News­pa­pers shred­ded in new BBC1 drama

The Guardian - - NATIONAL - Mark Brown Arts cor­re­spon­dent Char­lotte Ri­ley and David Suchet, above, play a jour­nal­ist and a press baron in the se­ries writ­ten by Mike Bartlett, left

David Suchet is to star as a news­pa­per press baron in a new BBC1 drama chart­ing the com­pet­ing for­tunes of a lib­eral left broad­sheet and a tabloid mov­ing on from a phone-hack­ing scan­dal.

The six-part se­ries, Press, is the work of the Doc­tor Fos­ter and King Charles III writer Mike Bartlett who has promised a drama that in­ter­ro­gates why news is im­por­tant and ex­plores the eth­i­cal dilem­mas re­porters and edi­tors face each day.

It is also a se­ries that, he has hinted, will do lit­tle to im­prove the some­times bat­tered pub­lic im­age of jour­nal­ists.

Bartlett’s tabloid is called the Post, his broad­sheet the Her­ald. Suchet will play the CEO of the Post’s pub­lisher.

Paapa Essiedu, the Royal Shake­speare Com­pany’s lat­est Ham­let, plays the Post’s new­est re­porter; Shane Zaza, re­cently in the cast of the Royal Court’s re­vival of Road, its news edi­tor; and El­lie Ken­drick, Meera Reed in Game of Thrones, a ju­nior re­porter. Ben Chap­lin will play the edi­tor.

Two ac­tors who ap­peared in Bartlett’s TV ver­sion of his play King Charles III will play Her­ald jour­nal­ists. Char­lotte Ri­ley, who played Kate Mid­dle­ton, plays the deputy news edi­tor while Priyanga Burford plays the edi­tor. Ri­ley, who in real life is mar­ried to ac­tor Tom Hardy, said Press was a “truly bril­liant” piece of writ­ing.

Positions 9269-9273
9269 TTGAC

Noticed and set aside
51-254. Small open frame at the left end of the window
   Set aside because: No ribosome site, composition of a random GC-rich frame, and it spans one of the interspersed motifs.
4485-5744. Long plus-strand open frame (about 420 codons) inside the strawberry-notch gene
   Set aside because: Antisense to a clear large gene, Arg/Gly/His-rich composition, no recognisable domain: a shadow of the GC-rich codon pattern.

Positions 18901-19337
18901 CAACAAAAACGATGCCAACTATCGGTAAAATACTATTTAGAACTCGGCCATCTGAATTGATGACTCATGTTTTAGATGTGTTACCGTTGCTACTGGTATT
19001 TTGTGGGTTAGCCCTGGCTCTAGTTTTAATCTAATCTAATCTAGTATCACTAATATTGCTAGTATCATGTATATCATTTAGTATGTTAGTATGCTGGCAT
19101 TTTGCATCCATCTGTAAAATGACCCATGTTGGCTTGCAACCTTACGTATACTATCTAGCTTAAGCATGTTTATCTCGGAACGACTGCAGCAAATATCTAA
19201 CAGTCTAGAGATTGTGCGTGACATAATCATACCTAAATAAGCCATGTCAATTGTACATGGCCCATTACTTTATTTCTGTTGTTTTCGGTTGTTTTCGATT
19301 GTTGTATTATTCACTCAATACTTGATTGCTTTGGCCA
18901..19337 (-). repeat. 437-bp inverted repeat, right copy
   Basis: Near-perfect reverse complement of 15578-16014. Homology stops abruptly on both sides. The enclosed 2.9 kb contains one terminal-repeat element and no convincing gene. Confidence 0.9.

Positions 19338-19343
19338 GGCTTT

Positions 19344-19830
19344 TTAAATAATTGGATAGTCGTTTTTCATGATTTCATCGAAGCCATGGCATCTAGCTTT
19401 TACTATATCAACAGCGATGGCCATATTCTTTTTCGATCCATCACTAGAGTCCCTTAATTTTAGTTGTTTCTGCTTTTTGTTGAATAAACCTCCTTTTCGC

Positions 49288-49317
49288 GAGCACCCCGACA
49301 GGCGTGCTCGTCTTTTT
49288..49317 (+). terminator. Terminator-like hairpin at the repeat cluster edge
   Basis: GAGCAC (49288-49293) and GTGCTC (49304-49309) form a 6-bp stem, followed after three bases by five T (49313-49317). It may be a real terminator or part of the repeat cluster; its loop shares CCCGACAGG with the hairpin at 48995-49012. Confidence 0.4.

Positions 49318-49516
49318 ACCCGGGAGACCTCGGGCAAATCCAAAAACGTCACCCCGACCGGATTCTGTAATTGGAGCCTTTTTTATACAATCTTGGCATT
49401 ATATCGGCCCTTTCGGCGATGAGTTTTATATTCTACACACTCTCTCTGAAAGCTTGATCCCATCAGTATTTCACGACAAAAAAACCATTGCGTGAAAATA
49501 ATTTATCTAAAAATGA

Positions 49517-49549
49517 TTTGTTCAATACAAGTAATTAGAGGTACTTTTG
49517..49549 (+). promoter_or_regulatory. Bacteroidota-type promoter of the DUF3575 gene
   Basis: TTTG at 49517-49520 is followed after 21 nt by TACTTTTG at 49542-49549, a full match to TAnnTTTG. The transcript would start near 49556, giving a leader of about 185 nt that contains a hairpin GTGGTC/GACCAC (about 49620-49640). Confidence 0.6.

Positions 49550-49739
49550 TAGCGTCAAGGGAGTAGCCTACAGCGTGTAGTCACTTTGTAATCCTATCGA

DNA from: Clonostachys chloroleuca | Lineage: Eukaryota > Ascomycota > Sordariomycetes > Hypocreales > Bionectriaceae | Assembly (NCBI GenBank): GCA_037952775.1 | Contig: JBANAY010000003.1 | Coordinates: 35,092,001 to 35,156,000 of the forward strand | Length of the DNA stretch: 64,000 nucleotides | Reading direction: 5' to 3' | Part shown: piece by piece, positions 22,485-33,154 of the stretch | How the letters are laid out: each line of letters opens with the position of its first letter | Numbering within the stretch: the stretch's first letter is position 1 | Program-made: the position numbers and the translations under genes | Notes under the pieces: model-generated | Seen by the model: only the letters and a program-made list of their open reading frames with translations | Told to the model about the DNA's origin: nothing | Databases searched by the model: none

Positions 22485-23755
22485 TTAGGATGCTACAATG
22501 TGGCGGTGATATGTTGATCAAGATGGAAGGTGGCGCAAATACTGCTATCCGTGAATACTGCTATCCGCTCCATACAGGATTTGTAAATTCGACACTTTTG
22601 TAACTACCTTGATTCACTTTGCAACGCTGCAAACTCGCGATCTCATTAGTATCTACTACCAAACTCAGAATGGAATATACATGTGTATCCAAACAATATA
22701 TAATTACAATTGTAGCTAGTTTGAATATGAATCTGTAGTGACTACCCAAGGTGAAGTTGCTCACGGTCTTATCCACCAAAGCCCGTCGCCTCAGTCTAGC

BBC drama con­troller Piers Wenger said: “The news­pa­per busi­ness is part of Bri­tain’s iden­tity and Mike’s grip­ping se­ries of cru­sad­ing jour­nal­ists in this ever-chang­ing in­dus­try, brought to life by a bril­liantly tal­ented cast, make for a fresh, thrilling and ut­terly Bri­tish con­tem­po­rary drama.”

It is a work of fic­tion but the Her­ald may not be a mil­lion miles from the Guardian given that Bartlett spent a day, three years ago, shad­ow­ing the pa­per’s news­desk.

He has pre­vi­ously re­vealed snip­pets of what to ex­pect. “I’d love to say it’s go­ing to re­store jour­nal­ists’ rep­u­ta­tions but I’m not con­vinced it will,” he told the Guardian.

“What it does do is in­ter­ro­gate why news is im­por­tant and how we cover it.

“It’s also very much a work­place drama set in a very dis­tinct work­place in a time of un­cer­tainty. I know that peo­ple might ex­pect the lib­eral left broad­sheet are the he­roes and boo the tabloid but it’s more com­pli­cated than that.”

TV has a long and patchy his­tory of por­tray­ing jour­nal­ists. The 1970s US drama Lou Grant made news­pa­per jour­nal­ism look ex­cit­ing and no­ble while Ken Bar­low as edi­tor of the Weather­field Recorder in Coro­na­tion Street made it ap­pear less so.

They are of­ten writ­ten as ob­nox­ious, over­bear­ing, sleazy al­co­holics which is why many jour­nal­ists were pleased with Paul Ab­bott’s 2003 TV drama, State of Play, which gave a more re­al­is­tic de­pic­tion.

Press will be­gin film­ing in Oc­to­ber and air on BBC1 in 2018, then on PBS in the US.

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